August 1, 2006

Cardiac arrest victims make viable kidney donors

NEW YORK (Reuters Health) - People who are transplanted
with a kidney from a victim of out-of-hospital cardiac arrest
do very well, new research suggests.

In the United States, transplanted kidneys come from
"beating-heart" donors, who include living individuals and
those declared brain dead. Previous reports have shown
acceptable outcomes when using kidneys from in-hospital cardiac
arrest victims, but it was unclear if the same applied to
organs taken from out-of-hospital arrest victims.

To investigate, Dr. Ana I. Sanchez-Fructuoso, from Hospital
Clinico San Carlos in Madrid, and colleagues compared the
outcomes of 320 transplant patients who received a kidney from
a non-beating-heart donor and 584 who received a kidney from a
beating-heart donor, some of whom were older than 60 years of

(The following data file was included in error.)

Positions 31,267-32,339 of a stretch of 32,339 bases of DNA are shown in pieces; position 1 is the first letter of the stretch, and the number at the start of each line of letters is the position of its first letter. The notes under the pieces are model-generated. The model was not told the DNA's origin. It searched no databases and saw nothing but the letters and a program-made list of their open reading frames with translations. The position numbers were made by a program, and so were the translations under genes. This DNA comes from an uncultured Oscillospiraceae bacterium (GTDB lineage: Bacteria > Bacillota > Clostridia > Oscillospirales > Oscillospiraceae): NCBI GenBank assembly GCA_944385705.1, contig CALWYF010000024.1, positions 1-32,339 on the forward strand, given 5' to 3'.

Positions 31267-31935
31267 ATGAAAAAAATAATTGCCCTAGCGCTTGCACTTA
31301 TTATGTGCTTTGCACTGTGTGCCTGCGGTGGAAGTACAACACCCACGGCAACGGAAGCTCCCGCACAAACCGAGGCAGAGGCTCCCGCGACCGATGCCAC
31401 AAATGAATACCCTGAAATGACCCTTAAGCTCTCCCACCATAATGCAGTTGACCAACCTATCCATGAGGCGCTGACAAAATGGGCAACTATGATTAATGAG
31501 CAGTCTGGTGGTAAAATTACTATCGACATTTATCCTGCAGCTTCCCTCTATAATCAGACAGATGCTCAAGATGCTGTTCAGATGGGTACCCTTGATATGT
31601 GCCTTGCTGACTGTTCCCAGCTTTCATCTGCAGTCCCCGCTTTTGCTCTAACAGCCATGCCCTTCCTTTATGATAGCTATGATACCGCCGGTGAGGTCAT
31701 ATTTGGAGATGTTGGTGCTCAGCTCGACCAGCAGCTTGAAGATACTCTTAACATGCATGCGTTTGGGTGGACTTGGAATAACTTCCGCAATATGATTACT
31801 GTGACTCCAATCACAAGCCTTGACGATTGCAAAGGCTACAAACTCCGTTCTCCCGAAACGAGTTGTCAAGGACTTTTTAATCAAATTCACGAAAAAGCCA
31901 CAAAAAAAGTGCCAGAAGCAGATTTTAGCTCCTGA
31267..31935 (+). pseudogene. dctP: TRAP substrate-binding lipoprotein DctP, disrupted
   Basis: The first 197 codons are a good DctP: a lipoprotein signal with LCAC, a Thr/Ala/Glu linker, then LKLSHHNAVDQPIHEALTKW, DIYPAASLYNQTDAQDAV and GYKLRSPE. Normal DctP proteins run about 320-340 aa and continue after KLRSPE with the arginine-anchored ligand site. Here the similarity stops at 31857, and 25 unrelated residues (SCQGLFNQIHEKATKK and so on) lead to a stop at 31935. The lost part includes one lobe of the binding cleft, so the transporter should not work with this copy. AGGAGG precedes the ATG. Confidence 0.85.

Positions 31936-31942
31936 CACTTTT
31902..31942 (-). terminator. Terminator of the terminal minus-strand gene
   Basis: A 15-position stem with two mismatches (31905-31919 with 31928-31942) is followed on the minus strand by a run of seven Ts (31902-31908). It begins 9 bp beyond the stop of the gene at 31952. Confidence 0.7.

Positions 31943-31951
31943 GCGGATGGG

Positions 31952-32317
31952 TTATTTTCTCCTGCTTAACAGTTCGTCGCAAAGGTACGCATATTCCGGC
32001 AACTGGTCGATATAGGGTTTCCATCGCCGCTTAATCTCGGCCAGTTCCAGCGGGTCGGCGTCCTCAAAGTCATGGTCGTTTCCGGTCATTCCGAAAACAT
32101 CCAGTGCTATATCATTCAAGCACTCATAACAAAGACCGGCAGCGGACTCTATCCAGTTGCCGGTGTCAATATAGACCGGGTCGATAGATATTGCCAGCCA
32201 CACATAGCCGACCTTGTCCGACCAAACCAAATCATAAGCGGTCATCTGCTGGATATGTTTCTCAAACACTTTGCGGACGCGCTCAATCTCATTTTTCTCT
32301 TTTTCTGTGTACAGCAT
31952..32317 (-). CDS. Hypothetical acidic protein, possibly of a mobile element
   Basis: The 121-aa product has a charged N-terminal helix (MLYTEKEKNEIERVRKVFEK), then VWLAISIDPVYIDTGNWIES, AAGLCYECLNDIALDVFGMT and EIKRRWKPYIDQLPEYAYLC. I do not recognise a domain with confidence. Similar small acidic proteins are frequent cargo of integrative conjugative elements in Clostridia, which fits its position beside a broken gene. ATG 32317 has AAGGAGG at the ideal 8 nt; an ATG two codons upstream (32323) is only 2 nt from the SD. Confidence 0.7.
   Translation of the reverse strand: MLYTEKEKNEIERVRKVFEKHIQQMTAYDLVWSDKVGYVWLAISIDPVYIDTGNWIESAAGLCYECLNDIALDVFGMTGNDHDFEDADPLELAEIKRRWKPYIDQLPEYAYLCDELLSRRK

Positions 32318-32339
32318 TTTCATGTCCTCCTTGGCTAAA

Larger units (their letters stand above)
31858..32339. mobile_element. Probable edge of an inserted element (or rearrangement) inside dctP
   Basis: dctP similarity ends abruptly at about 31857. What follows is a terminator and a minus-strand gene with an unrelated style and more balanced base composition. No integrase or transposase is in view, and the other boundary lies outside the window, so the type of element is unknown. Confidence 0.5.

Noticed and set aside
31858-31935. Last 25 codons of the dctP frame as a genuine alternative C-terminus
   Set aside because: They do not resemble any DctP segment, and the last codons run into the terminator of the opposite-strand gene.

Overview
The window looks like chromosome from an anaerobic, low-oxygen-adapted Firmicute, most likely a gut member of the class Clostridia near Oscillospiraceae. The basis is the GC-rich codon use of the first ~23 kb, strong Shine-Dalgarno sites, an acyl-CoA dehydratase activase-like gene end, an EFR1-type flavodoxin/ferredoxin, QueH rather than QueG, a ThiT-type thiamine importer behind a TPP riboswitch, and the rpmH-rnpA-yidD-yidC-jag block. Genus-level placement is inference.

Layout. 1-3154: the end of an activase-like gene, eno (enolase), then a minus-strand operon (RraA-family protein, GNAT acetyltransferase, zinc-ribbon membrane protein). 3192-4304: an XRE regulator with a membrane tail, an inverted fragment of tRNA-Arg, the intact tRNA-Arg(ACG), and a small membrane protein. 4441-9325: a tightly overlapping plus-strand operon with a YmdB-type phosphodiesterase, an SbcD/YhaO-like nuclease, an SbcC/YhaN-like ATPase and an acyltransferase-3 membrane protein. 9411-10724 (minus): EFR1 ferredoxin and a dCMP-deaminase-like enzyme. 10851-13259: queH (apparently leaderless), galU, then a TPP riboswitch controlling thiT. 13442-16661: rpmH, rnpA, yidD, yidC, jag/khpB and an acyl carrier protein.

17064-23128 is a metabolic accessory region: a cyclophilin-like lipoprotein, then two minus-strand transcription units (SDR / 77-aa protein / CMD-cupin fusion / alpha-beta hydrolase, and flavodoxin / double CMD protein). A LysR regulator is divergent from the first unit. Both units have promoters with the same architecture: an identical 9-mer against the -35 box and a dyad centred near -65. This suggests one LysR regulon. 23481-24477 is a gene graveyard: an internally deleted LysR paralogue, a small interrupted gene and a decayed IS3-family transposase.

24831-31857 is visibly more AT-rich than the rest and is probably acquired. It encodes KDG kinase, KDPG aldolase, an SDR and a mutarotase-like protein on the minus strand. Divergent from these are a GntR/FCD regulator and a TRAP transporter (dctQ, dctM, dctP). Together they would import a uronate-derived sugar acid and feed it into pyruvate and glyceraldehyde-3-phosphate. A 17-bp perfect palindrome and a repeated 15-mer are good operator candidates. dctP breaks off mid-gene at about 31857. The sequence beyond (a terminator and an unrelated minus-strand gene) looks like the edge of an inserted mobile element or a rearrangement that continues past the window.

The investigators report in the Annals of Internal Medicine
that the survival rates of the grafted organ at 1 year and 5
years for the non-beating-heart group were 87 percent and 82
percent, respectively. These rates were comparable to the
corresponding rates in the younger beating-heart group, 91
percent and 85 percent, but significantly better than the rates
in the older beating-heart group, 80 percent and 73 percent.

"Non-heart-beating donors are a viable potential source of
... kidneys for transplantation," the researchers conclude. "We
encourage transplant centers to consider the use of
non-heart-beating donors."

SOURCE: Annals of Internal Medicine, August 1, 2006.